What Does Harvard Say About Fat?

Want to learn more about fats from a trusted source? While I believe there are some red flags about their conclusions, I still like this post from Harvard. My favorite part is where I learned that the red meat to colon cancer risk means limiting red meat consumption to one and a half pounds per week. No problem. I love beef and lamb, but it has to fit into my rotation of seafood, plants, eggs, and pork.

Where do I disagree?

[Gulp – disagreeing with Harvard is tough]

  • Try to eliminate trans fats from partially hydrogenated oils. Check food labels for trans fats; avoid fried fast foods.

OK, TOTALLY AGREE here. Trans fats are strongly linked with depression.

  • Limit your intake of saturated fats by cutting back on red meat and full-fat dairy foods. Try replacing red meat with beans, nuts, poultry, and fish whenever possible, and switching from whole milk and other full-fat dairy foods to lower fat versions.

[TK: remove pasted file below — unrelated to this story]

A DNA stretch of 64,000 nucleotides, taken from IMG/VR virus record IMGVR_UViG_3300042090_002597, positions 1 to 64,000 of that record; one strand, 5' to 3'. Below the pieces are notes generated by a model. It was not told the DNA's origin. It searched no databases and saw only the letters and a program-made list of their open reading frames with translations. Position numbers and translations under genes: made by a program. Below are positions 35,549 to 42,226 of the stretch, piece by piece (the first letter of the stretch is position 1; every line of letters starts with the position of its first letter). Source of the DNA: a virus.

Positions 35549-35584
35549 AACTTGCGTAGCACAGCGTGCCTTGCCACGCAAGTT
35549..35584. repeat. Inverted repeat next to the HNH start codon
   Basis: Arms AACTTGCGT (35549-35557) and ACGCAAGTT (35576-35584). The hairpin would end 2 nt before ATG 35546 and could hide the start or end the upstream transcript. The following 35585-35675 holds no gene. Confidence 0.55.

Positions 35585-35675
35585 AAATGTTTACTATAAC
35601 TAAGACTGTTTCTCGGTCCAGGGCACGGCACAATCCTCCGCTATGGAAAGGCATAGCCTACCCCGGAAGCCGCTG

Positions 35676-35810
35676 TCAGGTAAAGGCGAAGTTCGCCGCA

Low fat dairy is a processed food and the US dairy supply is not grass-fed, so it has much less CLA. I know there is a lot of anti-dairy messaging and a lot of lactose intolerance out there, but I’m still partial to full-fat dairy. All this messaging “eat less saturated fat” hasn’t helped people be healthier or happier.

  • In place of butter, use liquid vegetable oils rich in polyunsaturated and monounsaturated fats in cooking and at the table.

Whoa, there. Not all polyunsaturated fats are created equal. Vegetable oils are high in omega-6 fats, which have been shown to decrease brain health. People are so confused by this message, evidenced in the abundance of whipped vegetable oil spreads (i.e., margarine) full of artificial nastiness. Back off my butter. Harvard. In my kitchen, I use olive oil, butter, and lard, and I don’t add much of these to food.

  • Eat one or more good sources of omega-3 fats every day—fish, walnuts, canola or soybean oil, ground flax seeds or flaxseed oil.

When did soybean oil become a good source of Omega-3s?!
Give the comprehensive guide a read. Despite some of my qualms above, it’s a very informative and helpful report.

Drew Ramsey, MD

Drew Ramsey, M.D. is a psychiatrist, author, and farmer. He is a clear voice in the mental health conversation and one of psychiatry’s leading proponents of using nutritional interventions. He is an assistant clinical professor of psychiatry at Columbia University College of Physicians and Surgeons.

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